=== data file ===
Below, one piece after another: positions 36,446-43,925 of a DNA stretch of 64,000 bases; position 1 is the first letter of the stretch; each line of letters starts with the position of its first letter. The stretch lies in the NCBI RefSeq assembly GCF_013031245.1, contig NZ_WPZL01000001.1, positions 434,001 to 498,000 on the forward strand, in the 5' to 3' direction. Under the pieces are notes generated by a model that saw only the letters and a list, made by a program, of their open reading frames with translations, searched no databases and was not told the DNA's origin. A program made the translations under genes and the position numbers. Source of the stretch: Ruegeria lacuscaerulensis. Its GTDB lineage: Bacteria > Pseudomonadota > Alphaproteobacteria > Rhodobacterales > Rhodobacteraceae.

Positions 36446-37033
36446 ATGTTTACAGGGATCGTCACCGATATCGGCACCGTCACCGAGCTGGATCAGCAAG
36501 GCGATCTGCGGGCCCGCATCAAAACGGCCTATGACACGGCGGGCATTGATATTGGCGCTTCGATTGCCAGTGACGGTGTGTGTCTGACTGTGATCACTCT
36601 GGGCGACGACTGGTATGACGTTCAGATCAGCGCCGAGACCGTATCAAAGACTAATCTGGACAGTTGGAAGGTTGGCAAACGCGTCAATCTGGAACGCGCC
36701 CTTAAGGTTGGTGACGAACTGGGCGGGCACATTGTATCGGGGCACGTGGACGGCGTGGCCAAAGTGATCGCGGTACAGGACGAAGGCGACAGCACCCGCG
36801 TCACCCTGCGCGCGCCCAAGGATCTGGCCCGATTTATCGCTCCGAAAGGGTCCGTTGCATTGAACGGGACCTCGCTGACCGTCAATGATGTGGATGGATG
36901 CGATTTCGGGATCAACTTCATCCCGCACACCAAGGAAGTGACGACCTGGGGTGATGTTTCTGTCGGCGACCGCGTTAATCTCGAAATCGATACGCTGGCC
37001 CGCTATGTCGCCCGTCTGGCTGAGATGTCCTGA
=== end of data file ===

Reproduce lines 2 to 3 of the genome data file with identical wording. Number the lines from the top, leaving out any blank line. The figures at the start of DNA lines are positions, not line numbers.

Positions 36446-37033
36446 ATGTTTACAGGGATCGTCACCGATATCGGCACCGTCACCGAGCTGGATCAGCAAG